“There are always warning signs,” said Radnor Township Police Superintendent Bill Colarulo during a press conference Monday afternoon. “If you want to go back and reference the Columbine incident, there were numerous warning signs that went ignored, that went unnoticed and nobody took the proper action and made the report.”

    The girl was arrested and will be charged as a juvenile for making terroristic threats. According to investigators, the girl has a history of mental illness. Her parents are cooperating with police. No weapons were found at Radnor High or the teen’s home.

    “As soon as it was recognized that these writings were bizarre and dangerous the appropriate steps were taken,” Colarulo said. “That’s what we hope people will do from now on.”

    Debbie Singer, a parent of a junior at Radnor High, told NBC10 her daughter and other students knew the suspect had a fascination with the Columbine massacre. The girl allegedly wrote a letter to the parents of one of the Columbine shooters and included detailed notes on how should would execute her own plan.

    "It's very said and it's sad for the girl," Singer said. "The rumor was this was going to happen at the pep rally." 

    The student is currently undergoing psychiatric evaluation but will remain in custody.
     



    Photo Credit: NBC10.com

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    Two Hartford polling locations will remain open for half an hour.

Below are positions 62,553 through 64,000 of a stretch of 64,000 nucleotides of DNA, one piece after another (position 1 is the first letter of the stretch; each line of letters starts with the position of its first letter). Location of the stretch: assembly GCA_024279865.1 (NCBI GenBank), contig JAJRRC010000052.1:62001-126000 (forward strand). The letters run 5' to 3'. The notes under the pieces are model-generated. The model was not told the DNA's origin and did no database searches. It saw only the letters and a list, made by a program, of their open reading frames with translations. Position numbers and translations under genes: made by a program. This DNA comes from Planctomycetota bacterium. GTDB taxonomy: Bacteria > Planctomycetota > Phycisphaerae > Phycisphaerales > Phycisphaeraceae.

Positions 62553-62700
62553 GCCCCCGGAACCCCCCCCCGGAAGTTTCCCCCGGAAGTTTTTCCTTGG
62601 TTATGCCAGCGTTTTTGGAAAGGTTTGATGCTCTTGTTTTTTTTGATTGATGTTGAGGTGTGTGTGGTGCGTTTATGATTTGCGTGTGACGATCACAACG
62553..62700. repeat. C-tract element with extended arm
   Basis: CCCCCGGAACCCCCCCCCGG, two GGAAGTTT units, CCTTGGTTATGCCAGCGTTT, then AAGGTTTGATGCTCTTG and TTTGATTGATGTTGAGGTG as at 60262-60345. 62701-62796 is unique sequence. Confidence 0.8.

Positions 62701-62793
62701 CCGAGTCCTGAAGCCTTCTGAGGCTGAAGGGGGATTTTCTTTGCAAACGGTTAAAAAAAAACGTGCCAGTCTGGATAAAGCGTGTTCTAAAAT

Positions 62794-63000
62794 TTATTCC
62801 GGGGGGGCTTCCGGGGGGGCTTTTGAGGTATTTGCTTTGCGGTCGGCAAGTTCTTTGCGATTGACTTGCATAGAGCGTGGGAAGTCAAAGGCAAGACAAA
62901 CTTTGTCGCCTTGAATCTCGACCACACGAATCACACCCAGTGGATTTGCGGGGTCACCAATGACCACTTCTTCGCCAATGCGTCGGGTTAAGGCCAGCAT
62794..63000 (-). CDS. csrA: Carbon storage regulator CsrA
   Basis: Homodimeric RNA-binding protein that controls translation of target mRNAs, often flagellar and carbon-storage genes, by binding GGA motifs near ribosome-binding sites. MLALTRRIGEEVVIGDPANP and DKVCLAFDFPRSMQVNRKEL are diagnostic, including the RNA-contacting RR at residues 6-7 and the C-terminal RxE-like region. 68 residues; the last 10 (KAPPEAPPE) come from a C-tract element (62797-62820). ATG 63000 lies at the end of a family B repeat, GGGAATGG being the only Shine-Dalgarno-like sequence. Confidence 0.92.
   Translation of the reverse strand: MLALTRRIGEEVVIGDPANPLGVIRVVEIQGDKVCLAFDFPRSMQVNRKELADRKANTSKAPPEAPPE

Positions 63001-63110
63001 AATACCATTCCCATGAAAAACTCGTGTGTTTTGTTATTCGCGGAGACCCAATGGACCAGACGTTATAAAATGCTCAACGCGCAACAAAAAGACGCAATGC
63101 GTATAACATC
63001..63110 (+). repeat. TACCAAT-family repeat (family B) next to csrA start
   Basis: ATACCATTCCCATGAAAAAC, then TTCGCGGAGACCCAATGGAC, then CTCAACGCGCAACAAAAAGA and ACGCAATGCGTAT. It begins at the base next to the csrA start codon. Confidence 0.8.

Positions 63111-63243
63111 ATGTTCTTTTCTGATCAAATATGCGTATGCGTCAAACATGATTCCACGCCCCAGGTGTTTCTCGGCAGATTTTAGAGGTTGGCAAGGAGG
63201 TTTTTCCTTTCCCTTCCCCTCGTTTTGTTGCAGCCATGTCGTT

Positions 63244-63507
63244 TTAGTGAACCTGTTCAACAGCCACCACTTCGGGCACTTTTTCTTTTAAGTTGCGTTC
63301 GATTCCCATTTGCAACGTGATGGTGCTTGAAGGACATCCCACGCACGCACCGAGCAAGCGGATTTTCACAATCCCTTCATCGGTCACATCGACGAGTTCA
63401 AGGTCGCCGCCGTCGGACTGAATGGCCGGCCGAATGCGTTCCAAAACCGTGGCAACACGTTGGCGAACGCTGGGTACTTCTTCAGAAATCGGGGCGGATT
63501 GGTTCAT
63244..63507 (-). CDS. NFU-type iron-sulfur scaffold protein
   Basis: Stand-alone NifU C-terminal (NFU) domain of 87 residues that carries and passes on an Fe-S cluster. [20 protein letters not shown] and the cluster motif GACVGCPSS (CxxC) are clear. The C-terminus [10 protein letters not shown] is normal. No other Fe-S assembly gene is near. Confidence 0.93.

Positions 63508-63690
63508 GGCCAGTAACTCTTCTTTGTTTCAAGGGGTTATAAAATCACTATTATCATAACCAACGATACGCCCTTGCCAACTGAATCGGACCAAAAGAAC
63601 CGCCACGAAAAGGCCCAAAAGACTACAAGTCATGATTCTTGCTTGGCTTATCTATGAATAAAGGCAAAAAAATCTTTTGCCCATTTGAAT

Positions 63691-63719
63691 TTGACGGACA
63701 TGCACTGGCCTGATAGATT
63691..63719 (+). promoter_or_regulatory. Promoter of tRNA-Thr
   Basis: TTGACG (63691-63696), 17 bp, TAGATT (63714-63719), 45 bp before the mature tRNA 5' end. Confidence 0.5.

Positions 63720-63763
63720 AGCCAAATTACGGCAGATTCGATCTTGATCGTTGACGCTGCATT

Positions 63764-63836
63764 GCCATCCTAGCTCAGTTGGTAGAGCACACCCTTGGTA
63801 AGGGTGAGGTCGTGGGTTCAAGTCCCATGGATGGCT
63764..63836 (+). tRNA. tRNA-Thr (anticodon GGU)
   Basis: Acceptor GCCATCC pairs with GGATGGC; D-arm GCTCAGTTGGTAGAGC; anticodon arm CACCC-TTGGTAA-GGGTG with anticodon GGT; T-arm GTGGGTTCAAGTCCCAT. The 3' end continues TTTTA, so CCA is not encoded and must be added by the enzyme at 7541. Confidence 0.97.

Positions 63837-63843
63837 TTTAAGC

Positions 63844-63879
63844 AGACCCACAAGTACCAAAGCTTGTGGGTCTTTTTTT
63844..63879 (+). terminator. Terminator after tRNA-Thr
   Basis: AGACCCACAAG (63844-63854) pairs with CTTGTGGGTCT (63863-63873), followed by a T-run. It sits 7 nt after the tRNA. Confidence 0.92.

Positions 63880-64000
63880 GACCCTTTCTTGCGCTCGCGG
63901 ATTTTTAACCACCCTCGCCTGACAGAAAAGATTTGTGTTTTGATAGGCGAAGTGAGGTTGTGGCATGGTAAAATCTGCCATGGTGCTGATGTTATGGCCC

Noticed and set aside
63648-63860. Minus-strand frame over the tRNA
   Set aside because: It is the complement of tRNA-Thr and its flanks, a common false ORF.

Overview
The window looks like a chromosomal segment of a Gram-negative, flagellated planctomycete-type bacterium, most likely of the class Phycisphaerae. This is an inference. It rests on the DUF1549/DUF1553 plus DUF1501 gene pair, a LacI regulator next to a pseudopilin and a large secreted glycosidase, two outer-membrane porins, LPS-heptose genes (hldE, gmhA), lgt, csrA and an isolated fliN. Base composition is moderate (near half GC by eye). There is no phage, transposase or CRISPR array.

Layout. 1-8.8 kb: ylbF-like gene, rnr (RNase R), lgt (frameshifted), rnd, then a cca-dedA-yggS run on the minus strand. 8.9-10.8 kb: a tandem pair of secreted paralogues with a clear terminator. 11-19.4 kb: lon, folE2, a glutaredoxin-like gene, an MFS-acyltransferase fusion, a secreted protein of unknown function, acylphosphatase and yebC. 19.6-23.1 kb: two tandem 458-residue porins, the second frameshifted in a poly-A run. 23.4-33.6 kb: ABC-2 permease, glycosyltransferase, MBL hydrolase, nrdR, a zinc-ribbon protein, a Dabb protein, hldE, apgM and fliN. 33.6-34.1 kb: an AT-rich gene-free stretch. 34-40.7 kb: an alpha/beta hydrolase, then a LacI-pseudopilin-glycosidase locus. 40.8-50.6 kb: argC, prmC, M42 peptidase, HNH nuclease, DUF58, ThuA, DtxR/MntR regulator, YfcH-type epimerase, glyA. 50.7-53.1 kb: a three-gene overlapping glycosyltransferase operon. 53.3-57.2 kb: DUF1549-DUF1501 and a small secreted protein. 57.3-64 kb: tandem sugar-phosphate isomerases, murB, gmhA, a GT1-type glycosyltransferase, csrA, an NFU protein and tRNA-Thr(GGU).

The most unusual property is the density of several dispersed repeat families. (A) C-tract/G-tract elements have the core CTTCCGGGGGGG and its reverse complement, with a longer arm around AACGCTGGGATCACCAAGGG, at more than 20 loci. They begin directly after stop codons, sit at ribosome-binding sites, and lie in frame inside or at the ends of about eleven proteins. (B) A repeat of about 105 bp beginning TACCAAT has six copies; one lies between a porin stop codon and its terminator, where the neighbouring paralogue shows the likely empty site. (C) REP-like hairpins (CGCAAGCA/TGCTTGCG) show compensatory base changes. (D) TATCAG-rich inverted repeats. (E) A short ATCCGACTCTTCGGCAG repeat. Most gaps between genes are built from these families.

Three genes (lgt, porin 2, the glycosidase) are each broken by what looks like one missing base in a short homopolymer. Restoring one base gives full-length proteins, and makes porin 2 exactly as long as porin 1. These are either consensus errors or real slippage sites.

Gov. Dannel Malloy’s campaign filed a complaint in Hartford Superior Court, asking that voting hours be extended for an hour in Hartford because of delays and other problems at polling locations in the city this morning and the hearing is underway.

    The Malloy campaign is asking for polls to remain open until 9 p.m. rather than 8 p.m., but the judge decided polls will remain open until 8:30 p.m. at the L.W. Batchelder Elementary and United Methodist Church, at 571 Farmington Ave.

    Malloy campaign officials said they filed for the extension to accommodate voters who could not to vote or were discouraged from voting this morning, the campaign said.

    “Currently the polls in Hartford are working smoothly and voters can cast their ballots. We encourage everyone to vote,” the statement says.

    A statement from Zak Sanders, the communications director of the state Republican Party, said the issues were resolved and there is plenty of time to vote today without an extension.

    "We understand that any issues at Hartford polling locations were resolved by 7:00am this morning. There's still plenty of time left today to get to the polls and we encourage anyone who hasn't already done so to get out and vote before 8:00pm.," Sanders said.

    State Republican Party chairman Jerry Labriola said earlier in the day that the party's legal team was reviewing the situation and added that they would "have a high level of concern" if Democrats seek to keep the polls open later.